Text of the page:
# Gridding 2D vectors (coupled)¶

One way of gridding vector data would be grid each component separately using verde.Spline and verde.Vector. Alternatively, verde.VectorSpline2D can grid two components simultaneously in a way that couples them through elastic deformation theory. This is particularly suited, though not exclusive, to data that represent elastic/semi-elastic deformation, like horizontal GPS velocities. Out:

Cross-validation R^2 score: 0.97


import matplotlib.pyplot as plt
import cartopy.crs as ccrs
import numpy as np
import pyproj
import verde as vd

# Fetch the GPS data from the U.S. West coast. We'll grid only the horizontal components
# of the velocities
data = vd.datasets.fetch_california_gps()
coordinates = (data.longitude.values, data.latitude.values)
region = vd.get_region(coordinates)
# Use a Mercator projection because VectorSpline2D is a Cartesian gridder
projection = pyproj.Proj(proj="merc", lat_ts=data.latitude.mean())

# Split the data into a training and testing set. We'll fit the gridder on the training
# set and use the testing set to evaluate how well the gridder is performing.
train, test = vd.train_test_split(
projection(*coordinates), (data.velocity_east, data.velocity_north), random_state=0
)

# We'll make a 15 arc-minute grid in the end.
spacing = 15 / 60

# Chain together a blocked mean to avoid aliasing, a polynomial trend to take care of
# the increase toward the coast, and finally the vector gridder using Poisson's ratio
# 0.5 to couple the two horizontal components.
chain = vd.Chain(
[
("mean", vd.BlockReduce(np.mean, spacing * 111e3)),
("trend", vd.Vector([vd.Trend(degree=1) for i in range(2)])),
("spline", vd.VectorSpline2D(poisson=0.5, mindist=10e3)),
]
)
# Fit on the training data
chain.fit(*train)
# And score on the testing data. The best possible score is 1, meaning a perfect
# prediction of the test data.
score = chain.score(*test)
print("Cross-validation R^2 score: {:.2f}".format(score))

# Interpolate our horizontal GPS velocities onto a regular geographic grid and mask the
# data that are far from the observation points
grid_full = chain.grid(
region, spacing=spacing, projection=projection, dims=["latitude", "longitude"]
)
(data.longitude, data.latitude),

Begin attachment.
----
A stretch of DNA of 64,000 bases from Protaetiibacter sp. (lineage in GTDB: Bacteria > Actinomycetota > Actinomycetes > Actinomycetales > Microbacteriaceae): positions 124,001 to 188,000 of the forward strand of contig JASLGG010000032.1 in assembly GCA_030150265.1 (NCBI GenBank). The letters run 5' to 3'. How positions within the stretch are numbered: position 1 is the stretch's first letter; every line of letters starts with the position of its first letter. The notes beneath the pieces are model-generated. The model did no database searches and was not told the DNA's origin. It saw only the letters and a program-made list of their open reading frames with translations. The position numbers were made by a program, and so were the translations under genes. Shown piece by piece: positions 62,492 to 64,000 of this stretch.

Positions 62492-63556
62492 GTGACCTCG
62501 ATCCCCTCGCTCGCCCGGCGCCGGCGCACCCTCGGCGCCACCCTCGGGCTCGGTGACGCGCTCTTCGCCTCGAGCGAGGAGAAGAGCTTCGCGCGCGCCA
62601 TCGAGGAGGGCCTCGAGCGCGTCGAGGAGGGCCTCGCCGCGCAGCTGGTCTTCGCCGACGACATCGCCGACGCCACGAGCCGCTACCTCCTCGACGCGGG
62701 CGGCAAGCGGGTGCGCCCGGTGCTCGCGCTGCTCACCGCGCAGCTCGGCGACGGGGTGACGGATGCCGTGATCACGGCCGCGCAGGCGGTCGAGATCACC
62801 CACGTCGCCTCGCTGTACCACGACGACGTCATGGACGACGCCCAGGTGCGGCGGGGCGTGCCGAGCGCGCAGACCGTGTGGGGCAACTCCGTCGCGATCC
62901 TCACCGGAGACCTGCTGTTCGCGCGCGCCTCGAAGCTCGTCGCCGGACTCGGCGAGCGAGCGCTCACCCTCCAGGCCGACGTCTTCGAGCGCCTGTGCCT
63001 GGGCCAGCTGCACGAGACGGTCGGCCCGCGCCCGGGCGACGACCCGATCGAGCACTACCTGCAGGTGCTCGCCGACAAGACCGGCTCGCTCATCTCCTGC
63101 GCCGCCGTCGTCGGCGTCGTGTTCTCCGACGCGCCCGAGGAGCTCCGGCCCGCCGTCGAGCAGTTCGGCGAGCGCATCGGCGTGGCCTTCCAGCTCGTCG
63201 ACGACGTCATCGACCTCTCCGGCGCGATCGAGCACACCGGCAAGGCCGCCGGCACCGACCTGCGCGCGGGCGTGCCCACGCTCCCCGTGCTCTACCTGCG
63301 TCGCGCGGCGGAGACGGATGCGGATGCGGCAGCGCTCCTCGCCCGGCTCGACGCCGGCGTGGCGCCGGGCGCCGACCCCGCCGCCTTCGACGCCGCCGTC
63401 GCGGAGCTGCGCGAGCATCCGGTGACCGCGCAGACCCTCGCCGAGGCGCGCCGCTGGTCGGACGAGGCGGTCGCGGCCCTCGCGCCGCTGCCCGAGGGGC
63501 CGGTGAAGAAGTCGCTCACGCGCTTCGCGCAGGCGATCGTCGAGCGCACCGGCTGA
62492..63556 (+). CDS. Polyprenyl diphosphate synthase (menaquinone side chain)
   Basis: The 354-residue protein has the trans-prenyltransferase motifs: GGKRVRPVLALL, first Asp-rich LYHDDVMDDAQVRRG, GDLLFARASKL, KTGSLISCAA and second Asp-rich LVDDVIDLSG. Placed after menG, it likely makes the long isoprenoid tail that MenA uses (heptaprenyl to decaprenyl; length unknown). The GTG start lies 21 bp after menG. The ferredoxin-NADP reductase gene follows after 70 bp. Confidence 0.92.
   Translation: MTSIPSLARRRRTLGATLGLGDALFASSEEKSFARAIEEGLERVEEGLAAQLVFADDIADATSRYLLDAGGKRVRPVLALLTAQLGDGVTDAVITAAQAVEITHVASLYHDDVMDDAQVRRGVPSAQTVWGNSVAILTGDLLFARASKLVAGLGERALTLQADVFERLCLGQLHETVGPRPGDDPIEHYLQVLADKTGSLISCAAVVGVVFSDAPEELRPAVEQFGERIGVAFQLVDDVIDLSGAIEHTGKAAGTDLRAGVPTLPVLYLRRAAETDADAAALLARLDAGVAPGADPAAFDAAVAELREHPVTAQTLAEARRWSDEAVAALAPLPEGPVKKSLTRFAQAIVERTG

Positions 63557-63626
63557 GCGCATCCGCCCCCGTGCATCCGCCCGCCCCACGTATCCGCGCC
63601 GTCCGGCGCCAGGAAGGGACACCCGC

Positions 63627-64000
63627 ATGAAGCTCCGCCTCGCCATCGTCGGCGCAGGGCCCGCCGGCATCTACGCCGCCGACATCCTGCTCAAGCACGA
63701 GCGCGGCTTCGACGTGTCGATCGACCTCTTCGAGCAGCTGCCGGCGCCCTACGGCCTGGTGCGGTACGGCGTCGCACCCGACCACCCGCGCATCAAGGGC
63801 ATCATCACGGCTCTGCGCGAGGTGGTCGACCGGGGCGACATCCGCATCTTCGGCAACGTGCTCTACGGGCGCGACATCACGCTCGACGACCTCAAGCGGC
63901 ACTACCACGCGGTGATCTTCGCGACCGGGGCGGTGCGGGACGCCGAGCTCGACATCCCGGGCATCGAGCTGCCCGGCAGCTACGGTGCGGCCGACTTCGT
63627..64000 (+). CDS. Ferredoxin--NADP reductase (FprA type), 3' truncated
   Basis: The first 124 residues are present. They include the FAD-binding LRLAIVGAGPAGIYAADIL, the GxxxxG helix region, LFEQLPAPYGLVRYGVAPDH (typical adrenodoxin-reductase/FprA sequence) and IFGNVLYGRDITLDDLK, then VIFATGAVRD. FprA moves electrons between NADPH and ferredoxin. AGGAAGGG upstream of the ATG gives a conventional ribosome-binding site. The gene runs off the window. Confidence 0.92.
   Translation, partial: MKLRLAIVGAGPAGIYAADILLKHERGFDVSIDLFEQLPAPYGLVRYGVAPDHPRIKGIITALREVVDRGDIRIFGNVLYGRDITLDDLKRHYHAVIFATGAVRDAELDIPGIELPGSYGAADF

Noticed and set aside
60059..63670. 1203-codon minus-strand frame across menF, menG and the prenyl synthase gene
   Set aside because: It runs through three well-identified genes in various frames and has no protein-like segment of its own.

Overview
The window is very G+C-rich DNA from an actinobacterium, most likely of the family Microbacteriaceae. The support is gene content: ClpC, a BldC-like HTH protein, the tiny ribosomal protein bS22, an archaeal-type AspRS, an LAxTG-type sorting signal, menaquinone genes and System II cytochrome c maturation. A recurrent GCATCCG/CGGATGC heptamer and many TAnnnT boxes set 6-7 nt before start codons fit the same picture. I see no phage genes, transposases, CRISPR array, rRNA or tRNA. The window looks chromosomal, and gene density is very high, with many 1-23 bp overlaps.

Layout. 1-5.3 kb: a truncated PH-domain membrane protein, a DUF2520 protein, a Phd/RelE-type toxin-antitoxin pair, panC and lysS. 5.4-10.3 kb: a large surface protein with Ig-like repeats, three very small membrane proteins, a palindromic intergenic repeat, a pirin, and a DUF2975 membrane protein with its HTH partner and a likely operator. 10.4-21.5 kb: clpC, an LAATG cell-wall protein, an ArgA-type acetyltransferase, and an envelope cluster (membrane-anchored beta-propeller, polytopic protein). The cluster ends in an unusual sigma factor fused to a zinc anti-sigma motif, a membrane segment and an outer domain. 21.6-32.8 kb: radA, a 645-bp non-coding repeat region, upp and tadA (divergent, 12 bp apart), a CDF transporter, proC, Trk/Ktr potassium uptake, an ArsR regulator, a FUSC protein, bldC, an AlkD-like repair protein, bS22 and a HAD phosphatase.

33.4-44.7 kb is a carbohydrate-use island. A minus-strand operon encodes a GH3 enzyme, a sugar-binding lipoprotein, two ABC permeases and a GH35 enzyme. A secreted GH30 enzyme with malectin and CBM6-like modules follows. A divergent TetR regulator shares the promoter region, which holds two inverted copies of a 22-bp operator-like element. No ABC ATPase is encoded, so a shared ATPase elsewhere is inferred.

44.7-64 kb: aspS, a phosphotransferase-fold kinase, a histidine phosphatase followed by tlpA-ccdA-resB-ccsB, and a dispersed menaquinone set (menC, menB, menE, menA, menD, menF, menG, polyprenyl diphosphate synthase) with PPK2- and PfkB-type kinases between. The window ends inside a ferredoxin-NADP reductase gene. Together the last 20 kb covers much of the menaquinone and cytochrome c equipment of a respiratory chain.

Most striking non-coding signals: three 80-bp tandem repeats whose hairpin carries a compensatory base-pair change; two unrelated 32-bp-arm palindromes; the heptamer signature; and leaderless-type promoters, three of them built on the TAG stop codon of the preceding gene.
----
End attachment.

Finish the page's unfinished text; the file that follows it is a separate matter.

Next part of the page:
maxdist=2 * spacing * 111e3,
grid=grid_full,
projection=projection,
)

# Calculate residuals between the predictions and the original input data. Even though
# we aren't using regularization or regularly distributed forces, the prediction won't
# be perfect because of the BlockReduce operation. We fit the gridder on the reduced
# observations, not the original data.
predicted = chain.predict(projection(*coordinates))
residuals = (data.velocity_east - predicted, data.velocity_north - predicted)

# Make maps of the original velocities, the gridded velocities, and the residuals
fig, axes = plt.subplots(
1, 2, figsize=(12, 8), subplot_kw=dict(projection=ccrs.Mercator())
)
crs = ccrs.PlateCarree()
# Plot the observed data and the residuals
ax = axes
tmp = ax.quiver(
data.longitude.values,
data.latitude.values,
data.velocity_east.values,
data.velocity_north.values,
scale=0.3,
transform=crs,
width=0.001,
label="Velocities",
)
ax.quiverkey(tmp, 0.13, 0.18, 0.05, label="0.05 m/yr", coordinates="figure")
ax.quiver(
data.longitude.values,
data.latitude.values,
residuals.values,
residuals.values,
scale=0.3,
transform=crs,
color="r",
width=0.001,
label="Residuals",
)
ax.set_title("GPS horizontal velocities")
ax.legend(loc="lower left")
vd.datasets.setup_california_gps_map(ax)
# Plot the gridded data and the residuals
ax = axes
tmp = ax.quiver(
grid.longitude.values,
grid.latitude.values,
grid.east_component.values,
grid.north_component.values,
scale=0.3,
transform=crs,
width=0.002,
)
ax.quiverkey(tmp, 0.63, 0.18, 0.05, label="0.05 m/yr", coordinates="figure")
ax.quiver(
data.longitude.values,
data.latitude.values,
residuals.values,
residuals.values,
scale=0.3,
transform=crs,
color="r",
width=0.001,
)
ax.set_title("Gridded velocities")
vd.datasets.setup_california_gps_map(ax)
plt.tight_layout()
plt.show()


Total running time of the script: ( 0 minutes 2.849 seconds)

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